Middle Classes Spark Commercial Property Interest
The African consumer story has attracted the attention of private equity firm Actis LLP , which will lead investment of as much as US$1.5bn in commerc ial property on the continent. With a particular focus on the fast-growing economies of Nigeria, Zambia, Ghana, Ethiopia and Kenya, Actis hopes to facilitate the increasing number of European firms trying to enter African markets. Actis will use proceeds from its second African real estate fund, which raised US$280m in October, while the rest of the investment will come from commercial partners and loans.
Actis has raised about US$1.4bn across seven Africa funds since 2003, according to data compiled by Bloomberg. The company is also pursuing deals in South America and Southeast Asia in sectors including energy and technology. In Africa, where there has traditionally been a focus on providing commercial property for South African firms, Actis now hopes to attract those companies eyeing Africa as a growth market, among them - according to reports - Spanish fashion chain Zara, owned by Inditex SA, and Arcadia Group's Topshop.
|Capitalising On African Middle Class Growth|
|Africa - Middle Class By Daily Expenditure, US$mn|
We believe that Actis' plan to invest in projects including shopping centres, office towers and industrial parks is a prudent one. BMI's Country Risk team is currently forecasting an average 5.9% year-on-year (y-o-y) real growth in sub-Saharan Africa's private consumption between 2013 and 2022. Nigeria's GDP is forecasted to grow in real terms by 6.7% y-o-y in 2013, with Zambia managing 7.3%, Ghana 8.2%, Ethiopia 6.8% and Kenya 5.7% - all of which points to strong demand for commercial and industrial infrastructure.
Actis also plans to look towards investing in new industrial and logistics parks, which is a potentially lucrative investment opportunity as countries which have traditionally relied upon resource extraction move to diversify their economies. With few existing assets and often a target of government support when attempt ing to attract foreign investment, industrial and logistics infrastructure is likely to see increasing demand in the future. In the meantime however, w e note a distinct lack of such existing projects in our Key Projects Database; the planned US$4bn Sekondi Industrial Freezone complex in Ghana is one of the exceptions, although this project has been massively delayed.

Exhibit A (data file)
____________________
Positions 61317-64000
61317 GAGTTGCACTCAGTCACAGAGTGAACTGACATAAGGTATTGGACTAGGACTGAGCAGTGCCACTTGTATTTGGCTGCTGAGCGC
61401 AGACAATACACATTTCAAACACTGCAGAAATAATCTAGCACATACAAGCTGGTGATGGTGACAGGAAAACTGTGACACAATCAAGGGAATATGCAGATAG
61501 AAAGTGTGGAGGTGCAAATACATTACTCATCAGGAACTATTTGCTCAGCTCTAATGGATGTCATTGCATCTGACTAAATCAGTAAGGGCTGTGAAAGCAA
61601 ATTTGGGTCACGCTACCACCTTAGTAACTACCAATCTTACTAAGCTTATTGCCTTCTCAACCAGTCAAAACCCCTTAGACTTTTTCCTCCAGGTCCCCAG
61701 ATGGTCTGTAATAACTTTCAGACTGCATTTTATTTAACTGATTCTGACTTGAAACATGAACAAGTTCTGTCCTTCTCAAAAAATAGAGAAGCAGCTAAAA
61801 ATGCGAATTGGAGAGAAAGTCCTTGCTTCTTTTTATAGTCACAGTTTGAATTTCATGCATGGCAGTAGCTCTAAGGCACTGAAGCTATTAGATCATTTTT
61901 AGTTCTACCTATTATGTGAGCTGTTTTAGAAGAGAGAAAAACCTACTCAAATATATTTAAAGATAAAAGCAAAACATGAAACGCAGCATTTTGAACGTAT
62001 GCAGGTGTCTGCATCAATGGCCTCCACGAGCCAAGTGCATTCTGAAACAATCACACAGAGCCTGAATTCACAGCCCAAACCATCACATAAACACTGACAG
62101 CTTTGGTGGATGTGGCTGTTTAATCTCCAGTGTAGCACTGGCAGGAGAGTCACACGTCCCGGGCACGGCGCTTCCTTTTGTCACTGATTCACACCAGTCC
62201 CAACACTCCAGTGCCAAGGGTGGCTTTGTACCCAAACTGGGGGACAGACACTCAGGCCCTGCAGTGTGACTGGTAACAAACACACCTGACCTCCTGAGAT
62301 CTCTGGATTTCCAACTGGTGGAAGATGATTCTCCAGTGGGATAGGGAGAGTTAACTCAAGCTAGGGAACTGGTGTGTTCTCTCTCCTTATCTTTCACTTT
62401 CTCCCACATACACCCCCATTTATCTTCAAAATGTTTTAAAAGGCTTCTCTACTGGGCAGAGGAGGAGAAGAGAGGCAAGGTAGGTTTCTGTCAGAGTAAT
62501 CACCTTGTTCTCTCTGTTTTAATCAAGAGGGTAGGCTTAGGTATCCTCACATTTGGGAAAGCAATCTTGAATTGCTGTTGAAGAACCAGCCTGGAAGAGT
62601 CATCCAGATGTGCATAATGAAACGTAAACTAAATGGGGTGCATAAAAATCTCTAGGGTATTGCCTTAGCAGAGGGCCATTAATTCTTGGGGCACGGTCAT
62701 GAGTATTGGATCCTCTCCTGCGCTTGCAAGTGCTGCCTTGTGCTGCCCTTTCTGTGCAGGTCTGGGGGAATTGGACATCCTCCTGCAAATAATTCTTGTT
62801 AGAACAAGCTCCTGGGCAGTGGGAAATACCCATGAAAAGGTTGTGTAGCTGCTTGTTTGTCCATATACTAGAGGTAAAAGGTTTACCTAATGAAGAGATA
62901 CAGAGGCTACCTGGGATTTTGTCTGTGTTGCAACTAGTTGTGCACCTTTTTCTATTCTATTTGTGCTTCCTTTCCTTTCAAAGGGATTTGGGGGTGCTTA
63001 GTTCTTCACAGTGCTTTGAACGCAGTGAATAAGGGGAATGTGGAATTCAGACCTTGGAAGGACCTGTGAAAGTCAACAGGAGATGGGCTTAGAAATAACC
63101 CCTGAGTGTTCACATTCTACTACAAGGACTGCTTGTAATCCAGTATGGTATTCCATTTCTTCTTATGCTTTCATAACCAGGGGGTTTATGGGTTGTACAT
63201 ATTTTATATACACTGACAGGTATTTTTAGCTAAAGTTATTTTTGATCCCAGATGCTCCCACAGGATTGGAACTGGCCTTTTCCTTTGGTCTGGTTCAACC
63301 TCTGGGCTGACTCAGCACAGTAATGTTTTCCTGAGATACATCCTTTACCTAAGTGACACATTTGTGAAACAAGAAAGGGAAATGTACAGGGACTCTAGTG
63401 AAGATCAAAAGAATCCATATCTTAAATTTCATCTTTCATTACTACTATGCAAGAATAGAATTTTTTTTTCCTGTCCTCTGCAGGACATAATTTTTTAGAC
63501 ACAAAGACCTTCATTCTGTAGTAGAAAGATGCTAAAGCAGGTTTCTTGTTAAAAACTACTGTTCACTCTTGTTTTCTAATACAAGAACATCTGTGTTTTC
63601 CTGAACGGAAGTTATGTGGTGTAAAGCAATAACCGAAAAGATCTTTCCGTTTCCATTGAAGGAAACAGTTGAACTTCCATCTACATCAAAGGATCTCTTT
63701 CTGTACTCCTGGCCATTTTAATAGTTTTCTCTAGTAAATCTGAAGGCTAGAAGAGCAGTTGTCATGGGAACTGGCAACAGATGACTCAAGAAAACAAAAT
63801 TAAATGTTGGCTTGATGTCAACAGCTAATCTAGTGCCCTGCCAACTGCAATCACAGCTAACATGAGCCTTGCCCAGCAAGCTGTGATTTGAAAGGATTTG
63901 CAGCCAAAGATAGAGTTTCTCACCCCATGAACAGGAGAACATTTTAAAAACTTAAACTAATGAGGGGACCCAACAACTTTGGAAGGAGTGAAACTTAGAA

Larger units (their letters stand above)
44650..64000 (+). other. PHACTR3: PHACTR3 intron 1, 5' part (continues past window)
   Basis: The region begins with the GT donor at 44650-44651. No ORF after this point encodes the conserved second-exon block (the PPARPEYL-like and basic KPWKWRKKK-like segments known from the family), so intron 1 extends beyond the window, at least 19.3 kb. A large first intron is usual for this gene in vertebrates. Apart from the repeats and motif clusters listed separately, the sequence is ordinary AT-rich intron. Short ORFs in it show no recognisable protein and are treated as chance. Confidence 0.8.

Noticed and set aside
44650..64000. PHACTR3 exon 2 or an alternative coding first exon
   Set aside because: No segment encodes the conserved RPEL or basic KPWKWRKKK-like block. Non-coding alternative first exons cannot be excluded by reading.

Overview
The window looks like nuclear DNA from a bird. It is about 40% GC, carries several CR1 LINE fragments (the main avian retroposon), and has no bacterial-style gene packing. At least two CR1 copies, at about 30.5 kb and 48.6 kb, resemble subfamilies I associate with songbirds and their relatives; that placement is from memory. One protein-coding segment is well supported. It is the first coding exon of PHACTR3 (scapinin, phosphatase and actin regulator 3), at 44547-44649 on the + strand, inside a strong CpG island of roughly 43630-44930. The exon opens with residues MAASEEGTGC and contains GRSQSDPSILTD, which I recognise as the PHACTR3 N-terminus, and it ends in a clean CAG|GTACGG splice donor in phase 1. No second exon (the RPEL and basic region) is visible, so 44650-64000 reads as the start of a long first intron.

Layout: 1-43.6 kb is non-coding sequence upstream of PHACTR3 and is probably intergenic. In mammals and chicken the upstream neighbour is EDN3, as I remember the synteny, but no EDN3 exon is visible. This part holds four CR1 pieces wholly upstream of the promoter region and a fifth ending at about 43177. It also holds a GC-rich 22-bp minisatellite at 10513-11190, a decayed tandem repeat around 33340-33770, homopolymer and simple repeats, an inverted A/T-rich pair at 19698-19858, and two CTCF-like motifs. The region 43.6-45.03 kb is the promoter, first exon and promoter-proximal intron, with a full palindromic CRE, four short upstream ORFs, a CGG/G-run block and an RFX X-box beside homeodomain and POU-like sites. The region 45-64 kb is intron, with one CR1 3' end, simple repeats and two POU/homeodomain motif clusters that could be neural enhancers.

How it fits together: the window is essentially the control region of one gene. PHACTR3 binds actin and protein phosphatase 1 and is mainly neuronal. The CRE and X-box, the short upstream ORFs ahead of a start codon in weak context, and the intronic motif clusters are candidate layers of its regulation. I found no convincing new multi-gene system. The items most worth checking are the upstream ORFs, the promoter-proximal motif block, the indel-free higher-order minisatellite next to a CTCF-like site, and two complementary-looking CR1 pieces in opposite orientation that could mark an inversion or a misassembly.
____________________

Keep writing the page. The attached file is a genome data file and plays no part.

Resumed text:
|Construction Growth Rates To Match|
|Construction industry, real growth (% y-o-y)|
With economic growth and private consumption presenting an attractive market for European retailers, and construction growth rates in all of Actis' target markets achieving above 5% y-o-y growth over our forecast period from 2013 to 2022 , it is likely that there will be opportunities for all players in this move. BMI has been following the trend for European firms entering African markets, noting France's Carrefour - the world's second largest food retail company by annual sales - entering the African market in May after reaching an agreement to enter into a joint venture with the diversified Africa-based multinational company CFAO. As such, we believe that other private equity and pension funds will increasingly look to the African infrastructure sector to search for opportunities - particularly in the commercial property sector where demand often comes from private parties, often reduces the risk of bureaucratic and financial delays, as opposed to government funded projects.